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Feb 22, 2021 09:35PM
"So, would chemo be prescribed just as a measure to reduce the size of the lumps if metastatic cancer is not a concern at this point?"
No. Chemo is a systemic treatment with a significant risk of side effects. To my understanding, it will not be prescribed for localized (breast) treatment only. It is only prescribed as a means to reduce the risk of mets. The localized benefits (shrinking the tumor, reducing the risk of an in-breast recurrence) are a bonus.
Here's the thing with metastatic cancer. By the time it is large enough to find on any imaging scan (bone scan, MRI, CT scan, PET scan), it is a Stage IV metastatic cancer. At that point, chemo is no longer given to reduce the risk of mets, because the scan shows that mets have already developed. For Stage IV patients, chemo is given as a treatment to extend life. With early stage patients, chemo is given to stop a metastatic cancer from ever developing. This means that chemo is given to patients who show no evidence of mets, but who nevertheless face a not insignificant risk of mets. Most cancers have been in the breast for 3-5 years, or maybe even longer, before they become large enough to be found. During that time, a few cells might break away from the main tumor and move into the body, either through the bloodstream or through the lymphatic system. If it's just a few cells, they will be completely undetectable, and they might sit somewhere in the body for years before they start to grow and develop into a metastatic recurrence. The role of chemo is to track down these rogue cells and kill them off. This is why chemo is regularly given to patients who have clear scans, and this is how chemo saves lives, by stopping a metastatic recurrence before it can happen.
Not all early stage patients get chemo. It is only recommended if the risk of mets is assessed to be high enough to warrant the treatment. Certain breast cancers are considered more aggressive and early stage patients are usually prescribed chemo. This includes cancers where the tumor is very large, or where there are several positive lymph nodes, or cancers that are HER2+ or hormone negative (ER-, PR-). For patients with ER+/PR+/HER2- cancers, chemo is less commonly given. For these cancers, there are tests (Oncotype, Mammaprint) that assess the aggressiveness of the cancer cells based on their genetic make-up; a recommendation for or against chemo is given based on these test results.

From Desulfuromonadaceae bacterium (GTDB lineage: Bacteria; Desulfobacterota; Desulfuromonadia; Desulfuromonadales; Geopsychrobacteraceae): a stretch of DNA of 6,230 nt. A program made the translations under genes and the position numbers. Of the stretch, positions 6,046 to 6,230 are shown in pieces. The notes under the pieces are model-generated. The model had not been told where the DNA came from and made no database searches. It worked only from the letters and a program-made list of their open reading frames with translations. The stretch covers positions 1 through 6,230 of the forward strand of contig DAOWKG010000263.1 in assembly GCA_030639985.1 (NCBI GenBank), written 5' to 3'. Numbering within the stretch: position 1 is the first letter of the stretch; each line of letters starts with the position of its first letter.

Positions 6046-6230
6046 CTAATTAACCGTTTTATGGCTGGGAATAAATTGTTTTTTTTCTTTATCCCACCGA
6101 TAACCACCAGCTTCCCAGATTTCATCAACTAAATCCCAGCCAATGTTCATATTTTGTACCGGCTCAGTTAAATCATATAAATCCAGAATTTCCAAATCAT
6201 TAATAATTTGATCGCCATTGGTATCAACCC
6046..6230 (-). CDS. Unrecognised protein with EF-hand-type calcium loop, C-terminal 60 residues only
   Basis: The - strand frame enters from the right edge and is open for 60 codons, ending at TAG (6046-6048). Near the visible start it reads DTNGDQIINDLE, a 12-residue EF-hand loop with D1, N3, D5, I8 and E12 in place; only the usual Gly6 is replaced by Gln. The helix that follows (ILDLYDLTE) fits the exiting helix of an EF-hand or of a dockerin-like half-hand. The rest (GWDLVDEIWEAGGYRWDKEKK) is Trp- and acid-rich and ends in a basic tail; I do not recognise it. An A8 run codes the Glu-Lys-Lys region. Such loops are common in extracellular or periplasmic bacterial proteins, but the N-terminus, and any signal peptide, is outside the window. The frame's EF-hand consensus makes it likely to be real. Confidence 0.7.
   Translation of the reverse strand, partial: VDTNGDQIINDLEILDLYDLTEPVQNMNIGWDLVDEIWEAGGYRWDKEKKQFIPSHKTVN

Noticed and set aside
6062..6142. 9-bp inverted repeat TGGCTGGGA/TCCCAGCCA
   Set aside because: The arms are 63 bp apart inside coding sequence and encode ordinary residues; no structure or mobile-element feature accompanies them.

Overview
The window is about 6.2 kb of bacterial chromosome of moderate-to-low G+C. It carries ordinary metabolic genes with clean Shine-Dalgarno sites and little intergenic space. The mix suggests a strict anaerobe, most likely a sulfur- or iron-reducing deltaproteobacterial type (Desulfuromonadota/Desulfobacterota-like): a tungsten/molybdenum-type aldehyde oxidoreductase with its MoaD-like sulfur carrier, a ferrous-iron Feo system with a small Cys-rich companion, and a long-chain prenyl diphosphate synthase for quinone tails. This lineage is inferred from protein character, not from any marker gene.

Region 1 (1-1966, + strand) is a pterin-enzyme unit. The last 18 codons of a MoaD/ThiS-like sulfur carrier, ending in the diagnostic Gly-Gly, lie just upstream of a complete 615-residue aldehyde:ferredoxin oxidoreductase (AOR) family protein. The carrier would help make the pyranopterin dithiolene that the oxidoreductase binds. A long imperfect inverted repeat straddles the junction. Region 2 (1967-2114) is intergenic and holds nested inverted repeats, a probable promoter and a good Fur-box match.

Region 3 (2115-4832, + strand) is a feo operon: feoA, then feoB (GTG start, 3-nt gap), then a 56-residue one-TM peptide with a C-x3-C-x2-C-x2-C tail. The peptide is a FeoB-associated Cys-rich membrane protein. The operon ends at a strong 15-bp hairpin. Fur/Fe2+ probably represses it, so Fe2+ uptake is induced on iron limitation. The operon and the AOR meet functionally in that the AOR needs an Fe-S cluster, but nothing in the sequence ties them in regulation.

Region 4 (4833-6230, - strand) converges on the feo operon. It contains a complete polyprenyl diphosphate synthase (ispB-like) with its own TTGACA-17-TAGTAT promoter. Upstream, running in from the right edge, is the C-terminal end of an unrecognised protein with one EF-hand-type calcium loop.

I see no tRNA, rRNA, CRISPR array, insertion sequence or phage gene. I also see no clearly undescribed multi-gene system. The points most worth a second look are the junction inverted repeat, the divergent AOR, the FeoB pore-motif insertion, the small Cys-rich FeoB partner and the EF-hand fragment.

A long explanation to say that chemo won't be given just to shrink a tumor. If a tumor is large enough that it would benefit from shrinking prior to surgery, then it is large enough that chemo will be recommended to reduce the risk of mets. And it's not a choice between having chemo + a lumpectomy vs. having a MX and not needing chemo. If an oncologist decides that a patient will benefit from chemo, then chemo will be recommended whether the patient has a lumpectomy or a mastectomy. Chemo is given to address the risk of metastatic cancer beyond the breast, so it makes no difference if the patient has a lumpectomy or a mastectomy.
What this comes down to is that there is more that you need to know about the biology of the cancer itself before any surgery and treatment decisions can be made. Most important is ER and PR status, and HER2 status. This information should be available from the biopsy pathology report. If your tumor is either HER2+ or triple negative (ER-/PR-/HER2-), then not only is it likely that will chemo be recommended regardless of your surgery choice, but chemo may be recommended prior to surgery if the tumor is 2cm in size or larger, again, regardless of your surgery choice. But if your cancer is ER+/PR+/HER2-, then surgery would normally come first but if chemo will be recommended to reduce the risk of mets (which might be the case with a large tumor but not necessarily), then you could opt to have chemo first to help shrink the tumor.
If you don't have copies of all your imaging reports, ask for them tomorrow when you see the surgeon. And also get a copy of your biopsy pathology report as soon as it is available.
I hope this isn't too confusing... there is a lot to this!
“No power so effectually robs the mind of all its powers of acting and reasoning as fear.” Edmund Burke